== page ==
Craig Simpson, Tax Partner at Bates Weston considers whether Income Tax will be cut in tomorrow’s Autumn Statement.

The mainstream media is predicting cuts to income tax tomorrow as the Prime Minister Rishi Sunak pledges to “cut tax and reward hard work”.

The overall income tax and national insurance revenues in the UK in 2023 were £425bn which equates to 54% of the overall tax revenues in the UK. In the last three years the revenues from income tax and national insurance have increased by £90bn from pre-pandemic levels of £335m. 34.6m people pay income tax out of the population of 67m.

After such a huge increase in tax revenues it is perhaps not surprising that the government can now consider tax cutting.

The income tax system is progressive (i.e., the more you earn the more you pay) and the increases in revenues have in large part been driven by the fiscal drag of middle earners moving from basic rate taxation into higher rates as their wages have increased.

So how might the Chancellor Jeremy Hunt change the Income Tax system?

Increase the personal allowance – He could increase the personal tax free allowance from the current rate of £12,570. A move that benefits 95% of the working population this is the most likely move.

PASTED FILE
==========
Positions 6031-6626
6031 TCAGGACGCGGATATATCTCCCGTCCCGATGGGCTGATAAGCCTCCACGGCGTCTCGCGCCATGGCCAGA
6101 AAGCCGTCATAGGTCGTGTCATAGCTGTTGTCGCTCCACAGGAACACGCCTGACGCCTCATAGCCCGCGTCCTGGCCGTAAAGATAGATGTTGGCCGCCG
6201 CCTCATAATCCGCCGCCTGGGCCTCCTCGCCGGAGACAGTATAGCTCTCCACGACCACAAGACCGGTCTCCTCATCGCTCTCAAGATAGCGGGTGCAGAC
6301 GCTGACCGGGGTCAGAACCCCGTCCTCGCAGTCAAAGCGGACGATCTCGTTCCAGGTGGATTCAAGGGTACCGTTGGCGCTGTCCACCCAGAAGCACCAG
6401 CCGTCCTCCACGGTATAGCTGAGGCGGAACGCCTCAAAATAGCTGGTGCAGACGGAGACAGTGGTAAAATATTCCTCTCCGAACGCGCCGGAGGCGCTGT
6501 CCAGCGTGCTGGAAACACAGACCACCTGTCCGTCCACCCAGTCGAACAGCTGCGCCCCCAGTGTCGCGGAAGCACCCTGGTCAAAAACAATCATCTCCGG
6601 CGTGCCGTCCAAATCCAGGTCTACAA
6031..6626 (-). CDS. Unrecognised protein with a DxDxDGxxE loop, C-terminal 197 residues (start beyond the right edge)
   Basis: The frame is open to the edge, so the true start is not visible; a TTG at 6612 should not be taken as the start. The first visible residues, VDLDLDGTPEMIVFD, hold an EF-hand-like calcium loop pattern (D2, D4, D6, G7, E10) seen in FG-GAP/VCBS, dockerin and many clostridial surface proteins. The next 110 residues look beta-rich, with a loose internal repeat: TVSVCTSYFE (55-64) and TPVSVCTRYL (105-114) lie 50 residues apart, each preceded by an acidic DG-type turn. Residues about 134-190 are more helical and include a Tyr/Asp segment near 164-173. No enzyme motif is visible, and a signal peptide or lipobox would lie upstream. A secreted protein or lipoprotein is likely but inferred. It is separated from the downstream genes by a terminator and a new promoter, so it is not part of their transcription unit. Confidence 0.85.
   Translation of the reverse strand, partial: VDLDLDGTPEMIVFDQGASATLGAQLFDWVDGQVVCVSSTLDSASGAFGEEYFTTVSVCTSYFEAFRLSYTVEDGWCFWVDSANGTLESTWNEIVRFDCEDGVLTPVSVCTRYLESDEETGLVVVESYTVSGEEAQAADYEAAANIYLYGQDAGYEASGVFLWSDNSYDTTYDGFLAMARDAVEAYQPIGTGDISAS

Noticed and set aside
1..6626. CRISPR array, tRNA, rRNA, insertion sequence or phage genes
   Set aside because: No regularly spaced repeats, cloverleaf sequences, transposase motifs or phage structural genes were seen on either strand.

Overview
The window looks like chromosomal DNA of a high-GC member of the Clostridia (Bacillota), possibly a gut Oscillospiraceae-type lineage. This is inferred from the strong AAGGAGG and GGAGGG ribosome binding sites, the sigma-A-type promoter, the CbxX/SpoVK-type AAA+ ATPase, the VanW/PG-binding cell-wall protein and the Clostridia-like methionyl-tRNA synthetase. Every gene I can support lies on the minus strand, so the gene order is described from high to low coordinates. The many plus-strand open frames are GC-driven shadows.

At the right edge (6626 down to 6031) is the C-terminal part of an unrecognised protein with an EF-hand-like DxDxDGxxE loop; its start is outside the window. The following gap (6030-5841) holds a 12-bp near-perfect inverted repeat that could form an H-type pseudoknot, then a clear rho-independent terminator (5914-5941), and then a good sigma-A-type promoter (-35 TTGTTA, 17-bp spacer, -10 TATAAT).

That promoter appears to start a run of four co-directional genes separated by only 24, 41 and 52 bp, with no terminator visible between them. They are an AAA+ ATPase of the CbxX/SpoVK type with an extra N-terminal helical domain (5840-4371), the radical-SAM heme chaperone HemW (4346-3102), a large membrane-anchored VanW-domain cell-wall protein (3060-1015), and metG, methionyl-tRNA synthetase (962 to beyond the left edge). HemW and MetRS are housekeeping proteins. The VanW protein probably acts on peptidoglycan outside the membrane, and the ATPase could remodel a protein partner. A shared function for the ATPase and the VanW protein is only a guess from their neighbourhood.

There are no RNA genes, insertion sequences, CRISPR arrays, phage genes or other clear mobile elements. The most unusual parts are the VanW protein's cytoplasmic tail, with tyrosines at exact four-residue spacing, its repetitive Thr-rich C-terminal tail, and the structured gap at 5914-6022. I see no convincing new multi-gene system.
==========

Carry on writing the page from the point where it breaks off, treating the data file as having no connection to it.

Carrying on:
Increase the higher rate income tax threshold. Currently an individual has to earn £50,270 before higher rate tax is paid. Targeting middle earners he could increase this threshold to £60,000 taking more people out of higher rate tax.

Reduce the headline rate of income tax – The combined income tax and national insurance rates are currently 32%:42% and 47% for earned income. Leaving the tax thresholds as they are but reducing the main rates is less likely in my view.

Remove the personal allowance tapering above £100,000 of income – At present the personal allowance tapers away to nil as income increases above £100,000 per annum. This creates a particularly penal rate of personal tax of 62%. Politically this would reward high earners but the current system is unnecessarily complex and removing this rule would likely see a greater amount of tax collected as taxpayers do less to avoid the 62%.

Introduce flat tax – make life simple for everyone and have one rate of the personal tax for all income. I am joking with this one! Not likely

It will be an interesting Autumn Statement.

This guidance is generic in nature and does not constitute advice. You should take no action based upon it without consulting ourselves or your own professional advisor.

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